According to research, approximately 80 percent of students who enroll in flying school do not make it to the end – they quit. Why does this happen? What can we do about it? In this blog post, I share with you the top six reasons why student pilots drop out of flying school.
1. Running out of money
Money tops the list of the reasons for a high student pilot dropout rate. Here is a simple explanation: Most of the flight schools will give a training quotation based on the minimum flight hours. This is often attractive to the student because they think they have gotten a deal. Unfortunately, an average student does not complete training or acquire the required competence within the minimum hours. For example, in Malawi, the minimum flight hours for the Private Pilot Licence (PPL) is 45 but the average student often acquires the competence at 60 hours. For some students who do not fly regularly or learn a bit slower than others, this could be as high as 80 hours. This is why at Eastrise, we ensure we give a reasonable estimate which for others, may look expensive. More often than not, it is not!
2. Personality mismatch
Sometimes personalities clash and students have been known to drop out of flight schools because of bad instructor-student personality pairings. The Chief Flying Instructor comes in at this point to ensure that the student has the best learning environment possible.
3. Unreasonable expectations
Flying training is not just getting into the aircraft and learning to fly. There is a lot more to learn such as using the radio, flight planning, navigation and others. In fact, the theory (commonly called ground school) takes more time than actual flying training. For the excited student, the first thought is that s-he will just learn within the stipulated time and get the licence. This is not always the reality. Think about aircraft availability, weather, and other regulatory issues that may arise. Again, this is why at Eastrise we estimate the PPL to be completed in about six months. If you complete in fewer months, that is also fine.
Some distractions are bad enough to push the student to quit. These may be unavailability of aircraft or flying instructor, failure to complete a stage, news of an accident involving another training aircraft, or even unforeseen circumstances that cause the student to divert financial resources and time away from flight training. Some distractions may actually not be related to finances: think about social media as an example. It is a subtle distraction that can rob people of their dream of becoming a pilot.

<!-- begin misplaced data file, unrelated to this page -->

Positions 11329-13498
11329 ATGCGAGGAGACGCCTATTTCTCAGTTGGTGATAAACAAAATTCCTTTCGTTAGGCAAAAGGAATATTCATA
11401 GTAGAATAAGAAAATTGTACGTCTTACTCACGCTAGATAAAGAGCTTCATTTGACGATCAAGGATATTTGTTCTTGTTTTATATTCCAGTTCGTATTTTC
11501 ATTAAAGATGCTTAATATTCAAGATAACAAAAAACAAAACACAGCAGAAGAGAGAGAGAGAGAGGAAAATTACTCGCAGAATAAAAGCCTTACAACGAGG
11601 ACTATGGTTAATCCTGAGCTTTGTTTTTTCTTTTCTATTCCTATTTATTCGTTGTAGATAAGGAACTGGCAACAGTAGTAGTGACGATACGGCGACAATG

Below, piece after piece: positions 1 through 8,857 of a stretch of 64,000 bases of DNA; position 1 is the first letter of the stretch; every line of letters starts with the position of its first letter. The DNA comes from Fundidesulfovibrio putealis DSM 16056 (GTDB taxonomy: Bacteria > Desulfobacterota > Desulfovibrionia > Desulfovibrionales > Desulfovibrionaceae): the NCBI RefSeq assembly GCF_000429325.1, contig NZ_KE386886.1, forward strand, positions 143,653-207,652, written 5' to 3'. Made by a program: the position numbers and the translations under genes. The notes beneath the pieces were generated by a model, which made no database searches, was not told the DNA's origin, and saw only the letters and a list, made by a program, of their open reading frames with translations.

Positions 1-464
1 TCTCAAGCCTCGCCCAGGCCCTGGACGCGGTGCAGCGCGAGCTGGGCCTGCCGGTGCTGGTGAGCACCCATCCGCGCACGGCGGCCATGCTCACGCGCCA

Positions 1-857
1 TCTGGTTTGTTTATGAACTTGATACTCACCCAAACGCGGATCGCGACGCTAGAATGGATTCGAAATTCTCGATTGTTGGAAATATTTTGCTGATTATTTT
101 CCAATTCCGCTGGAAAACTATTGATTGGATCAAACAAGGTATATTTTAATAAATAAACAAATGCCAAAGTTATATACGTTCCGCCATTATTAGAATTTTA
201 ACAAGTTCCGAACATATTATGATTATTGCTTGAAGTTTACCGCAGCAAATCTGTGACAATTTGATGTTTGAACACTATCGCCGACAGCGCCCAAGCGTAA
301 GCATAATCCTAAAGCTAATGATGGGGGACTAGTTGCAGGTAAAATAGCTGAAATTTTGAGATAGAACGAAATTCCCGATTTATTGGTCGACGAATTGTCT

5. Unstructured training
Unstructured training is as bad as learning to fly on the street. In trying to impress the student, some instructors may introduce so many concepts and maneuvers at once or within a short space of time that tend to overwhelm the student. Ultimately, the student would have learned about maneuvers that s-he is unable to perform solo. A professional instructor will always ensure that the student only moves on to an advanced stage when s-he has developed competence in the current stage.
6. Failing knowledge tests
Industry requirements demand that the student completes at least eight modules and sit for official exams. The pass mark is 75 percent. As you can see, it takes a little more effort to get that score. For most flying schools, they do not have resources that enable the student to prepare apart from offering taught ground school. This reduces the chances of the student to pass pilot exams at the first attempt. At Eastrise, we saw this deficiency and developed the mock exams site (and the Flytex Pilot Exams Adroid app) which allow our students to take mock exams for free. Our intelligent system will shuffle questions and automatically mark for the student. This enables Eastrise students to have unlimited mock exams attempts as long as their ground school subscription is active.